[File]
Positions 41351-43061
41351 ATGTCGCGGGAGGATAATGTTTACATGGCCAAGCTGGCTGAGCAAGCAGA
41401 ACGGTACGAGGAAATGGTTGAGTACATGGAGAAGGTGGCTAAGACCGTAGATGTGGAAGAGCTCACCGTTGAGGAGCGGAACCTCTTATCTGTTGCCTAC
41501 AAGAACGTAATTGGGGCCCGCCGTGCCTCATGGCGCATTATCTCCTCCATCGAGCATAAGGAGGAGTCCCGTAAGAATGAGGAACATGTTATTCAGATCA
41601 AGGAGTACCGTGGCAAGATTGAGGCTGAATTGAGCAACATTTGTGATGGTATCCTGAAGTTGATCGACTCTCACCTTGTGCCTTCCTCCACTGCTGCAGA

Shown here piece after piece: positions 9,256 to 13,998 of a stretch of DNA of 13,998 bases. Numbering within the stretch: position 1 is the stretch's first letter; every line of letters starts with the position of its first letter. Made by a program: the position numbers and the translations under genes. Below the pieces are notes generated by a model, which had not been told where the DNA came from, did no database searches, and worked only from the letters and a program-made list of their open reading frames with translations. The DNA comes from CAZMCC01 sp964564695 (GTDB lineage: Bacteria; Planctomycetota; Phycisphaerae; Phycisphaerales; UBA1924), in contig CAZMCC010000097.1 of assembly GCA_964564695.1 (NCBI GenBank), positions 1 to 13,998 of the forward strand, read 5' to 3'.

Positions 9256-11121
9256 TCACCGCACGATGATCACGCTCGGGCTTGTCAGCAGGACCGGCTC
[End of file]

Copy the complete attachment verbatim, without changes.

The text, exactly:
Positions 41351-43061
41351 ATGTCGCGGGAGGATAATGTTTACATGGCCAAGCTGGCTGAGCAAGCAGA
41401 ACGGTACGAGGAAATGGTTGAGTACATGGAGAAGGTGGCTAAGACCGTAGATGTGGAAGAGCTCACCGTTGAGGAGCGGAACCTCTTATCTGTTGCCTAC
41501 AAGAACGTAATTGGGGCCCGCCGTGCCTCATGGCGCATTATCTCCTCCATCGAGCATAAGGAGGAGTCCCGTAAGAATGAGGAACATGTTATTCAGATCA
41601 AGGAGTACCGTGGCAAGATTGAGGCTGAATTGAGCAACATTTGTGATGGTATCCTGAAGTTGATCGACTCTCACCTTGTGCCTTCCTCCACTGCTGCAGA

Shown here piece after piece: positions 9,256 to 13,998 of a stretch of DNA of 13,998 bases. Numbering within the stretch: position 1 is the stretch's first letter; every line of letters starts with the position of its first letter. Made by a program: the position numbers and the translations under genes. Below the pieces are notes generated by a model, which had not been told where the DNA came from, did no database searches, and worked only from the letters and a program-made list of their open reading frames with translations. The DNA comes from CAZMCC01 sp964564695 (GTDB lineage: Bacteria; Planctomycetota; Phycisphaerae; Phycisphaerales; UBA1924), in contig CAZMCC010000097.1 of assembly GCA_964564695.1 (NCBI GenBank), positions 1 to 13,998 of the forward strand, read 5' to 3'.

Positions 9256-11121
9256 TCACCGCACGATGATCACGCTCGGGCTTGTCAGCAGGACCGGCTC